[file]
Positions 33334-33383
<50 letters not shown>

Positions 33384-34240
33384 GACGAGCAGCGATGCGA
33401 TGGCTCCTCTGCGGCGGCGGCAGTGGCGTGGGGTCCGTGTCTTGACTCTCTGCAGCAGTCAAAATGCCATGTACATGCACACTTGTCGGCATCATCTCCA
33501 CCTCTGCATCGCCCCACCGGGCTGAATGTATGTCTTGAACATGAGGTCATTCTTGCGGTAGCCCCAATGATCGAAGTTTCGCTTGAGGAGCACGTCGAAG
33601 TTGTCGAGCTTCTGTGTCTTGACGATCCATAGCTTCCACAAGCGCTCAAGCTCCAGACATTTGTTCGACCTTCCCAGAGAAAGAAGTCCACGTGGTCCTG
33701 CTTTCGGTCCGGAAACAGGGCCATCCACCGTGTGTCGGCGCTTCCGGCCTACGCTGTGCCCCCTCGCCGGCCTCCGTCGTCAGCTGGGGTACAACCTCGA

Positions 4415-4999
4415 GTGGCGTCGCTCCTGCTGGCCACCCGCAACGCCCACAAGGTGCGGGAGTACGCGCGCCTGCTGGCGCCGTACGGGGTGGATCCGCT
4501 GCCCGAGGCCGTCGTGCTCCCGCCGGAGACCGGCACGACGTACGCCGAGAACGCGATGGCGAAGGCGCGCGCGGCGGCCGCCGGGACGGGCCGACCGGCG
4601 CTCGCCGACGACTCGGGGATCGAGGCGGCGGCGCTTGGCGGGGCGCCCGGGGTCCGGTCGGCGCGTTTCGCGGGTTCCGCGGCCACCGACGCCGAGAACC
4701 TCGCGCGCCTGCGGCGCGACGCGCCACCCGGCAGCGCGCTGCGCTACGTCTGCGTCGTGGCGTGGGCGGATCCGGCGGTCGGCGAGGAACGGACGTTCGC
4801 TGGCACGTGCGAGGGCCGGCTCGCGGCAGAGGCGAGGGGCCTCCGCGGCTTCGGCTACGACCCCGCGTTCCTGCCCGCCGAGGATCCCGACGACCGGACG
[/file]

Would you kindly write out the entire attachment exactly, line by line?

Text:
Positions 33334-33383
<50 letters not shown>

Positions 33384-34240
33384 GACGAGCAGCGATGCGA
33401 TGGCTCCTCTGCGGCGGCGGCAGTGGCGTGGGGTCCGTGTCTTGACTCTCTGCAGCAGTCAAAATGCCATGTACATGCACACTTGTCGGCATCATCTCCA
33501 CCTCTGCATCGCCCCACCGGGCTGAATGTATGTCTTGAACATGAGGTCATTCTTGCGGTAGCCCCAATGATCGAAGTTTCGCTTGAGGAGCACGTCGAAG
33601 TTGTCGAGCTTCTGTGTCTTGACGATCCATAGCTTCCACAAGCGCTCAAGCTCCAGACATTTGTTCGACCTTCCCAGAGAAAGAAGTCCACGTGGTCCTG
33701 CTTTCGGTCCGGAAACAGGGCCATCCACCGTGTGTCGGCGCTTCCGGCCTACGCTGTGCCCCCTCGCCGGCCTCCGTCGTCAGCTGGGGTACAACCTCGA

Positions 4415-4999
4415 GTGGCGTCGCTCCTGCTGGCCACCCGCAACGCCCACAAGGTGCGGGAGTACGCGCGCCTGCTGGCGCCGTACGGGGTGGATCCGCT
4501 GCCCGAGGCCGTCGTGCTCCCGCCGGAGACCGGCACGACGTACGCCGAGAACGCGATGGCGAAGGCGCGCGCGGCGGCCGCCGGGACGGGCCGACCGGCG
4601 CTCGCCGACGACTCGGGGATCGAGGCGGCGGCGCTTGGCGGGGCGCCCGGGGTCCGGTCGGCGCGTTTCGCGGGTTCCGCGGCCACCGACGCCGAGAACC
4701 TCGCGCGCCTGCGGCGCGACGCGCCACCCGGCAGCGCGCTGCGCTACGTCTGCGTCGTGGCGTGGGCGGATCCGGCGGTCGGCGAGGAACGGACGTTCGC
4801 TGGCACGTGCGAGGGCCGGCTCGCGGCAGAGGCGAGGGGCCTCCGCGGCTTCGGCTACGACCCCGCGTTCCTGCCCGCCGAGGATCCCGACGACCGGACG